16 gauge shotguns really are the best of both worlds

It was the second weekend of New York’s deer season in the southern zone. I had been late getting out to the woods and it was nearly nine in the morning. I passed several hunters on the way in to my spot so my hopes for success were not very high, but as luck would have it, after about twenty minutes of using my grunt call, a large six point buck walked down the trail and nearly right on top of me. His nose was in the dirt and he never saw me bring my Ithaca Deerslayer to my shoulder. The love sick whitetail then turned broadside and headed into the woods after a barely visible doe.  He was about 25-yards away when I let fly with a 16 gauge slug. The buck jumped straight in the air and then came crashing down to earth.  He scrambled, left leg dragging the whole way, then piled up after 50 yards. Even if I had lost sight of him, the blood trail was quite easy to spot.

I have always been partial to the 16 gauge, likely because I inherited my Uncle’s vintage Ithaca Deluxe Deerslayer in said chambering as a youth. But I think the real reason I have embraced 16 gauge shotguns is their unmatched versatility in the dense woods of my home state. Even though my uncle’s gun came equipped with rifle sights and an improved cylinder, I quickly learned how efficient it was on small game, and over the years I have taken dozens of grouse, varmints and the occasional coyote.

It should be noted that I have never just accepted the 16 gauge on face value; my shotgun collection has included many 20 and 12 gauges over the years and I still use these bores on occasion.  After decades of hunting however, I really have found that here in the thick brush of the Adirondacks, 20 gauges do not perform as well as 16 gauges, especially on ruffed grouse. These birds are tough to bring down and there have been several times when I squarely hit one with a 20 gauge shotshell, only to lose it after the bird touched down and ran away. With my 16 gauge, I have yet to see one ruffed grouse that I hit go anywhere but down.

Regardless, no one can argue with the fact that the 16 gauge lags far behind both 20 and 12 gauges in popularity.  Many shooters feel more comfortable with what they believe to be a “purpose built” gun rather than an “all-in-one gun” and the 20 gauge (for small game) and 12 gauge (for larger game) seem to lend themselves to this way of thinking.  So why is the 16 gauge still around when the 20 and 12 clobber them in sales?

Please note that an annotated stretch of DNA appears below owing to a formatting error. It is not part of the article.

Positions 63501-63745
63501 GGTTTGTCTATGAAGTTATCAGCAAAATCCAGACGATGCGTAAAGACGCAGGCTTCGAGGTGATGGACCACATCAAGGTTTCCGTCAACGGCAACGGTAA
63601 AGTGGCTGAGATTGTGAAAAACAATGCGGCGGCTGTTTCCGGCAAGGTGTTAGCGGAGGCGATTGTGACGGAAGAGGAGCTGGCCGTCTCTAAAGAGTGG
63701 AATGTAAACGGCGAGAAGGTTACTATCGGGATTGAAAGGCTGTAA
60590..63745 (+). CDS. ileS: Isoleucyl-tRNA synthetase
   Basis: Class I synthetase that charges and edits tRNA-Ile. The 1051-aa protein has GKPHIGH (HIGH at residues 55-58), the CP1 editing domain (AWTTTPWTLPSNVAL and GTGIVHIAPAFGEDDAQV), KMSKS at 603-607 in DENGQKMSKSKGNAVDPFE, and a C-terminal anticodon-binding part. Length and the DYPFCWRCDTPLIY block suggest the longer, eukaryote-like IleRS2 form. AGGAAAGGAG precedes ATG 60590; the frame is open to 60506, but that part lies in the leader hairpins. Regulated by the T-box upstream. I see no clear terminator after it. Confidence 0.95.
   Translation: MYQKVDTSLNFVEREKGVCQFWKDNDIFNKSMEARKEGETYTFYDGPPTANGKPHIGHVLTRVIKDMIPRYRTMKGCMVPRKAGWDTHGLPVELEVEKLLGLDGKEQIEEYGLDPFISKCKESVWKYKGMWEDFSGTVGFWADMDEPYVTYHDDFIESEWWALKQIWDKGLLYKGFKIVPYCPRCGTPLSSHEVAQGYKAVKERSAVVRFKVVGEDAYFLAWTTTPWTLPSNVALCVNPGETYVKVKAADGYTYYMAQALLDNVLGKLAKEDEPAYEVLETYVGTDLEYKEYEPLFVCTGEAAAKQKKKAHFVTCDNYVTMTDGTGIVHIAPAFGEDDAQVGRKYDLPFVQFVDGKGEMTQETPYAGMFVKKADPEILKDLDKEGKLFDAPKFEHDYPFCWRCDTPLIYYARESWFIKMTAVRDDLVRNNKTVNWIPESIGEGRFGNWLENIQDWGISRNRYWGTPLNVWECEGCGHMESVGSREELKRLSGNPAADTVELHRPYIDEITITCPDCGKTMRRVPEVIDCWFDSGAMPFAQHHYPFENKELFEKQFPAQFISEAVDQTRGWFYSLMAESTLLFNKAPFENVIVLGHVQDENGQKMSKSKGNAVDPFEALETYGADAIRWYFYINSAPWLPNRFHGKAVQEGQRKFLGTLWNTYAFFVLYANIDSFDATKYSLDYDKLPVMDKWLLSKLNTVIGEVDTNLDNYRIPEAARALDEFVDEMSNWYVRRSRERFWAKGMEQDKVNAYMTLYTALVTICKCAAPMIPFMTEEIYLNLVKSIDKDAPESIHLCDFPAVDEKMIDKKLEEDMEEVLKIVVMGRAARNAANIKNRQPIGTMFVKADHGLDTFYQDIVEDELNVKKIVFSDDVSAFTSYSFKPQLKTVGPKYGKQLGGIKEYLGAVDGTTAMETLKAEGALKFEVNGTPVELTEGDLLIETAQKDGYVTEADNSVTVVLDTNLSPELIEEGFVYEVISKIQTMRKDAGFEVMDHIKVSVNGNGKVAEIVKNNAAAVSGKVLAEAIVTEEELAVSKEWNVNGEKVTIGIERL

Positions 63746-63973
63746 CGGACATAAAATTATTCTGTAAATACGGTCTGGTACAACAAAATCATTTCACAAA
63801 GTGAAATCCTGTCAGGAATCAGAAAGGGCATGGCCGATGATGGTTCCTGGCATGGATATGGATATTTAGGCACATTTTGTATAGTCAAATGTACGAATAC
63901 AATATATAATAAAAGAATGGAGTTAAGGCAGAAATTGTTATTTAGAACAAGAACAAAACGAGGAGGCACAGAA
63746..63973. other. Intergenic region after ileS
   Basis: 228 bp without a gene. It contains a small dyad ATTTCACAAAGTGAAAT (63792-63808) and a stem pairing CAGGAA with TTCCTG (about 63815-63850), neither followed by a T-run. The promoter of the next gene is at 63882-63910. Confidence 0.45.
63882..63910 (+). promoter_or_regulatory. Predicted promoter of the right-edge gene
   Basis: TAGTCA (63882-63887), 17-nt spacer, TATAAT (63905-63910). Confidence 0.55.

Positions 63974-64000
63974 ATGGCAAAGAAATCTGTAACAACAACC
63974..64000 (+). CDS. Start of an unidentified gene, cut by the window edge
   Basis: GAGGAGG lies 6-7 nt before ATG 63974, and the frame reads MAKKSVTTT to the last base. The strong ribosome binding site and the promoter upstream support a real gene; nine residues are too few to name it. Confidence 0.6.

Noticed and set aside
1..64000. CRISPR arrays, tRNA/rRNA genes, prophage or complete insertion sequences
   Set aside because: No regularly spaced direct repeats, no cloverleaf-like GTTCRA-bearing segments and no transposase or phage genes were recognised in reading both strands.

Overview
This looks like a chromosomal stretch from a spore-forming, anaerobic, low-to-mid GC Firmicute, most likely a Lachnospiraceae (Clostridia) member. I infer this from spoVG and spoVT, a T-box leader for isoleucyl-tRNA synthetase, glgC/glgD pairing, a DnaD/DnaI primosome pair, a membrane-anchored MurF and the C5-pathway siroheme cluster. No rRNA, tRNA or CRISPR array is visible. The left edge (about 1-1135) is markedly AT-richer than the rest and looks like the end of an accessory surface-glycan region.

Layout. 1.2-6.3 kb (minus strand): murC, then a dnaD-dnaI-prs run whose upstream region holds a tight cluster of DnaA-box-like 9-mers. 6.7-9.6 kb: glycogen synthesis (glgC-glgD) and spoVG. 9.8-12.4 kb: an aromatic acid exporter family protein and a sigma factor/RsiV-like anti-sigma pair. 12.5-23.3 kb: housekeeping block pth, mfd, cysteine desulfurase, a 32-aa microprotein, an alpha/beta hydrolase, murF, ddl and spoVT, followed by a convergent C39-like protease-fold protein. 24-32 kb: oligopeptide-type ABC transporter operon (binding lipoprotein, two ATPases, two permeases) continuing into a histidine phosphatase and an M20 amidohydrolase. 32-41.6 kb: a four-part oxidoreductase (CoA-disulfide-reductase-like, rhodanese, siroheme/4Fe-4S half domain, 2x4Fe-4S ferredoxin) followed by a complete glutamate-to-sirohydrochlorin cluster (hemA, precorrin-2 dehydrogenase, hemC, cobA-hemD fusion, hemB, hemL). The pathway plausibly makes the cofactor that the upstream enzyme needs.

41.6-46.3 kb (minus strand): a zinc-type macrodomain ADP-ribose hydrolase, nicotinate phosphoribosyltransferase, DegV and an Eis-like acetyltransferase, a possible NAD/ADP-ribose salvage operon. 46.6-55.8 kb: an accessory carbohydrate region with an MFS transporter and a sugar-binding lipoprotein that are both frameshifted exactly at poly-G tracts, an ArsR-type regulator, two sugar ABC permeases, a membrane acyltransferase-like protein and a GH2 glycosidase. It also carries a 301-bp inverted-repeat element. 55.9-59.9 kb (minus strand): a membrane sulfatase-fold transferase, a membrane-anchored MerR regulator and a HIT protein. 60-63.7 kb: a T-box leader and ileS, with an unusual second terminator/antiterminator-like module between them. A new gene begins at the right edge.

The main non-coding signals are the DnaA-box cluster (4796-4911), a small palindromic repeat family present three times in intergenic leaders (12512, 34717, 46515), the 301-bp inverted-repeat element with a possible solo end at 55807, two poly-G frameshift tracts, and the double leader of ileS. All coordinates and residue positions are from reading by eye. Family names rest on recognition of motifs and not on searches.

Interestingly, the 16 gauge has ruled the scene for a long time across the pond in Europe, which has helped keep it alive stateside.  But the main reason that I see is that almost all 16 gauge guns are built on the lighter 20 gauge frames, making them much nicer to pack around in the woods and very appealing to a certain type of North American hunter. If you think that one to two pounds doesn’t make a difference, walk a couple of miles up and down an old logging road  in my neck of the woods and you’ll see exactly what I mean.

It isn’t just the weight of the gun that gives the 16 an advantage over a 20 either. The 16 gauge has a bore of .662 which allows for one ounce of shot to be poured without the shot stringing characteristic of one ounce of shot from a 20 gauge. What that means is that the same ounce of shot from a 16 gauge delivers more shot at the same time on target than the one ounce of shot from a 20 gauge.  Likewise, those who have gotten to know the 16 often fall in love with it simply because it doesn’t pound the shoulder like a 12 gauge but delivers nearly the same performance.

I believe that with the right game loads there is no animal here in the Northeast that cannot be taken with a 16 gauge, although hunters will have to make some concessions in their strategies for this to be true. For instance, while the 16 gauge works well on turkeys, shortening the range some but not by a great deal is advisable. When it comes to deer, I can tell you that my deer hunting 16 gauge has performed flawlessly on whitetails and accounted for several trophies including a nice 10 point buck that dropped in his tracks from a 35 yard shot.

Lastly, as far as home defense goes, works well though is not without criticism in this respect.  Unable to safely shoot 00 buckshot, Number 1 buckshot and one ounce slugs are the best bet for defense rounds and I doubt any bad guy would ever argue with either. This is one of the “little things” that 16 gauge shooters have had to learn to deal with over the years and is a consequence of its niche popularity in America—that gun has never been the problem, rather it’s the lack of variety from the ammunition makers.

I hope this has at least piqued your interest in this unsung If you are tired of picking too many pellets out of your ruffed grouse after shooting it with your 12 gauge, or watching them fly off after dusting some feathers with a 20, go get yourself a 16 gauge, and start seeing what a lot of shooters have already learned—it really is the best of both worlds.

This article originally ran on Guns.com as “The 16 Gauge Shotgun: Never Given Its Due” on September 26, 2011 and has been edited for content.

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